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A studio plot synopsis indicates that the film originally contained the following opening scene: Burlesque dancers "Dixie Daisy" and "Gee Gee Graham" perform in Columbus, Ohio. While eating breakfast in a cafeteria one morning, they read the tea leaves in the bottom of their cups, and see a trip and violent death predicted for their future. Just then, Dixie receives a telegram from burlesque impresario "S. B. Foss" inviting her to perform at his theater in New York. Dixie makes her debut a week later. As this scene was not included in the viewed print, and is not referred to in reviews, it May have been cut prior to the film's press preview. The working title of this film was G-String Murders. Information in the file on the film in the MPAA/PCA Collection at the AMPAS Library indicates that the PCA had concerns about many elements of the film. The PCA recommended the following changes: "Specifically, we are concerned about the prominent use of the object known as the 'G-String' as a murder weapon. It is our impression that the use of this extremely intimate female garment will be considered offensive...We believe the [burlesque skit] about the 'Pickle Persuader' is definitely offensive, and suggest that you consider replacing it with something else." The "Pickle Persuader" skit remains in the film. The PCA also influenced producer Hunt Stromberg to change the title from G-String Murders after a state censor board lodged a written protest.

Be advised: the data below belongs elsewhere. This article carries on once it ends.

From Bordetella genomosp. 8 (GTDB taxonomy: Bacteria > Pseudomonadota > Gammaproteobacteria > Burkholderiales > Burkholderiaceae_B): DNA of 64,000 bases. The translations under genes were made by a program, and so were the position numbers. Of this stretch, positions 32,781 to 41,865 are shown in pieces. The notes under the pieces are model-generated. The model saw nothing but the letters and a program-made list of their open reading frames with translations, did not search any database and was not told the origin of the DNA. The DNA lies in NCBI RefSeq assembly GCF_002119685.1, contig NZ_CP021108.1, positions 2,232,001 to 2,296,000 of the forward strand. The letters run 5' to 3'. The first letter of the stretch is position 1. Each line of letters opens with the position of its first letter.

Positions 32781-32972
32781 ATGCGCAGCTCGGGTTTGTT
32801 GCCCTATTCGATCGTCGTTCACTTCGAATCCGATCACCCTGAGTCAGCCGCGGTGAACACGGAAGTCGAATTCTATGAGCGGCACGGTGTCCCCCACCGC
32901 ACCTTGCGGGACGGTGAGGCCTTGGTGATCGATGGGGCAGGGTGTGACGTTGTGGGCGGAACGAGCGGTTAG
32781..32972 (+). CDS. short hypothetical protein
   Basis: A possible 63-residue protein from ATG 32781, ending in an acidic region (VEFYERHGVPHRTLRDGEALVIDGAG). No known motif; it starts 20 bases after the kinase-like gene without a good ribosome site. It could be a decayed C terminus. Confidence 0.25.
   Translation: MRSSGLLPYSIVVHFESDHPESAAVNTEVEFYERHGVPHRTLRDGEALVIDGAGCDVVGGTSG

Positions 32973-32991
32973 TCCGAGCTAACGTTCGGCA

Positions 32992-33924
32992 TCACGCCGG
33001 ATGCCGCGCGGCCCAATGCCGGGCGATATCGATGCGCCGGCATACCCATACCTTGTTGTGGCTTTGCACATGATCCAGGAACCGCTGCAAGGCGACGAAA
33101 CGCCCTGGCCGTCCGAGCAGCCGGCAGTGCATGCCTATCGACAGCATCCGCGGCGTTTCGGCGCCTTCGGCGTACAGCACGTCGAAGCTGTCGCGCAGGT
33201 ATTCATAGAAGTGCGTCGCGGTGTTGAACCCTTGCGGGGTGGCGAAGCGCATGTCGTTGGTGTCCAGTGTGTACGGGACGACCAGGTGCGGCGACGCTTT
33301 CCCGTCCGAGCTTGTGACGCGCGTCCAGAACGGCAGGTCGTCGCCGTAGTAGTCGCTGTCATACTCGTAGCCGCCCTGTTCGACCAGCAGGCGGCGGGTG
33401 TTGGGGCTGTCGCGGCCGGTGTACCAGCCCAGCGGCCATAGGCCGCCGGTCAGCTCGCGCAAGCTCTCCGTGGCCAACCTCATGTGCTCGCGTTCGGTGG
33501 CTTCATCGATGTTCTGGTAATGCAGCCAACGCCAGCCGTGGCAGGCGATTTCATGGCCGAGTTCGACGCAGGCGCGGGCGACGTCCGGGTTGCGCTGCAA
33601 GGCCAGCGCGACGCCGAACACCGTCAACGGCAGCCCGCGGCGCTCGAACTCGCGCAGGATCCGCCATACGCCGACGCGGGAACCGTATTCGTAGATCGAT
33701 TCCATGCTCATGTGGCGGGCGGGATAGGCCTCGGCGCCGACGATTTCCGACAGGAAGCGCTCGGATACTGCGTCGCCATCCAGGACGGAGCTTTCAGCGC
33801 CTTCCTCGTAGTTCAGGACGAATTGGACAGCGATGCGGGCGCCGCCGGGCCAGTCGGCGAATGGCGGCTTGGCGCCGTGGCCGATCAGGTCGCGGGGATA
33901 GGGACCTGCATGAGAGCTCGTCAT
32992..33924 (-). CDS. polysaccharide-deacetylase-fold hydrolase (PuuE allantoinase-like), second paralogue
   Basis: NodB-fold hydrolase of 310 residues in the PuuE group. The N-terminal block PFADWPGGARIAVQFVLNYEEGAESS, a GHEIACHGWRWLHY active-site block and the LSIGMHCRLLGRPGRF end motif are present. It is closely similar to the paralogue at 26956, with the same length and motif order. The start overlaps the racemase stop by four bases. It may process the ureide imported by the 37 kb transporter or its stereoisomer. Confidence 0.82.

According to a October 15, 1941 news item in Hollywood Reporter, producer David O. Selznick had taken out an option on Gypsy Rose Lee's novel for $1,000 against a $25,000 purchase price and that he was to test Lee for the starring role in the film. Other Hollywood Reporter news items indicate that Selznick was planning to loan producer John Houseman to United Artists for the production, that the book option was later picked up by United Artists for the $25,000 asking price, and that Joseph Cotten was considered for a lead role in the film. Lady of Burlesque marked Michael O'Shea's feature film debut and Hunt Stromberg's first independent production. Stromberg was previously a prominent producer at M-G-M. Famous burlesque dancer Lee, who was born Rose Louise Hovick, made her feature film debut in Twentieth Century-Fox's 1937 film You Can't Have Everything, using the name Louise Hovick (see AFI Catalog of Feature Films, 1931-40; F3.5237). Lady of Burlesque was the first film on which she was credited onscreen by her more familiar stage name, Gypsy Rose Lee. Arthur Lange was nominated for an Academy Award for Best Music (Scoring of a Dramatic or Comedy Picture) for this film.